In spring 2021, the University of Ottawa asked retired Supreme Court justice Michel Bastarache to chair a committee on issues relating to academic freedom, freedom of expression, the institutional independence of universities, the values of equity, diversity and inclusion and the pursuit of substantive equality, and the legal framework for these issues. The report was tabled at the University Senate on November 22nd, 2021, and contained a series of recommendations. On February 14th, 2022, the Senate adopted a resolution to create an ad hoc committee to implement the recommendations in the report of the Committee on Academic Freedom. The creation of this statement is in response to one of the main recommendations of that Committee’s report, which proposed drafting a statement affirming the importance and necessity of protecting academic freedom and freedom of expression in a university context. The Ad Hoc Committee has also produced a full report of its work on the other recommendations which can be found .
- This Senate statement is addressed first and foremost to the University of Ottawa community. It asserts the importance and the necessity to protect freedom of expression in a university setting and academic freedom, while specifying their limits and the context in which these freedoms are exercised and lived out daily. It seeks the fundamental goals of redress, reconciliation, integration, and inclusion within our community.
- The importance of protecting freedom of expression in a university setting and academic freedom must be seen in light of the University’s fundamental mission, that is to create an inclusive environment for teaching and learning, and for knowledge creation and transfer. To achieve this, it is essential that we collectively commit to creating and maintaining an environment that encourages discussion, dialogue, and debate, one that allows for the expression of a diversity of voices, including those that are marginalized and have been historically excluded. This environment should be one of openness to criticism, independence, civility, respect, and intellectual rigour.
- While freedom of expression and academic freedom are related, this statement focuses primarily on freedom of expression in a university setting, which is also protected by Policy 121 on freedom of expression. Academic freedom is clearly defined in Article 9 of the collective agreement between the University of Ottawa and the APUO, in Article 2.5 of the collective agreement between the University of Ottawa and the APTPUO and in Article 21.1 of the collective agreement between the University of Ottawa and CUPE 2626 . Nothing in this statement is intended to call into question the definition or scope of academic freedom protected by these agreements.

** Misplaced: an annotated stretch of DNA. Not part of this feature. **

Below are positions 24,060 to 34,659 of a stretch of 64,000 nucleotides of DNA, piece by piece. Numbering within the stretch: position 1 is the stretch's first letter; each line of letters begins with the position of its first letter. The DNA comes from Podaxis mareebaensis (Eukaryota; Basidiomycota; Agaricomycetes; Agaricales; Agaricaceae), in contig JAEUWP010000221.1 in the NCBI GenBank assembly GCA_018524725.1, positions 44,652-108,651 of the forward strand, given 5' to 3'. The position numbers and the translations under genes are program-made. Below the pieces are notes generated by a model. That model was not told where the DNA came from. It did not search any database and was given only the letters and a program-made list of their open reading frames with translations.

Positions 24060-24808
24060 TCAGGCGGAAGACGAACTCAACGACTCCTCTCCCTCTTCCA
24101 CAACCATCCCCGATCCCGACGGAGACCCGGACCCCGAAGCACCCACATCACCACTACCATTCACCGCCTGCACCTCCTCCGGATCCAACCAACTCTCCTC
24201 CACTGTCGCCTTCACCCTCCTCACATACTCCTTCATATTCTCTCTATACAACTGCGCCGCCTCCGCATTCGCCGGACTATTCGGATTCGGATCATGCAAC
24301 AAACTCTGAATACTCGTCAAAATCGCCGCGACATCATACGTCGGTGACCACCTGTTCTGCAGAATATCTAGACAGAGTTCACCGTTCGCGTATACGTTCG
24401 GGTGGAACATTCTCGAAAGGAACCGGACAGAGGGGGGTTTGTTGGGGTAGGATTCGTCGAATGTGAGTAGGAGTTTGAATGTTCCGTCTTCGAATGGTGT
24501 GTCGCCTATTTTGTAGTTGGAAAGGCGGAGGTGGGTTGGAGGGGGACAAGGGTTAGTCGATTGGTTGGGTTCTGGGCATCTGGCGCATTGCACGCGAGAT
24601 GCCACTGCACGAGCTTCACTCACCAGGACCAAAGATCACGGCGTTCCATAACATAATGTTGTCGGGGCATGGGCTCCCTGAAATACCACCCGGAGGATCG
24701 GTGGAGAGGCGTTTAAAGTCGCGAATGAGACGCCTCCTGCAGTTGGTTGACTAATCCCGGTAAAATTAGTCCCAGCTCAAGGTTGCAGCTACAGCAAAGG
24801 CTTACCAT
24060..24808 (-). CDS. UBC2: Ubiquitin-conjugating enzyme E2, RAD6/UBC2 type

- We reaffirm the importance and necessity to protect the freedom of expression of all members of the University Community (teaching staff, students, members of the administrative staff, and guests) within the limits set by university policies and regulations, and by the provincial and federal laws that govern us. We recognize and protect free discussion and the development of a critical relationship to knowledge and ideas as essential to the advancement of knowledge. We also reaffirm the University's autonomy and independence from funding agencies, governments and political, economic, and philanthropic actors and entities.
- We condemn racist, discriminatory, and hateful speech and affirm that under no circumstances can a person hide behind freedom of expression, or academic freedom, to justify such speech. We recognize that respect, dignity, and inclusion are essential to learning and to the equal exercise of freedom of expression.
- We recognize and protect teaching staff pedagogical choices, as well as their scholarly approaches and orientations. No word, concept, idea, work, or image can be barred a priori from use in a teaching or research context, within the limits prescribed by law.
- We acknowledge the importance of the following elements when implementing principles promoting freedom of expression in a university context: the setting (e.g., classroom, lecture, informal discussion), the statement context (e.g., teaching, research, examination), the status of the speakers (undergraduate or graduate students, full- or part-time professors, teaching assistants, administrative staff, and guests), the audience, and the power relations and inequalities that exist between members of the University community. Freedom of expression must be interpreted in the context of the interdependence of rights, and in particular its connection to the right to equality and dignity.
- We reaffirm and protect the unhindered expression of all voices and promote respectful exchanges in the classroom. Members of the teaching staff who are in position of authority have a particular responsibility in this regard, especially in the context of learning and examination. It is useful to think about how to deal with certain topics, as well as the language that is used and the appropriate moment to do so, in view of the learning objectives pursued and the importance to build trust with learners. It may also be helpful for the instructor to prepare their audience and explain or situate their pedagogical choices. Openness, transparency, and intellectual honesty are paramount.
- We acknowledge that standards and principles applicable to freedom of expression will evolve and change over time, and that we must remain open to reassess them in a respectful manner. We are committed to offering ongoing training and support to all members of our community in this regard.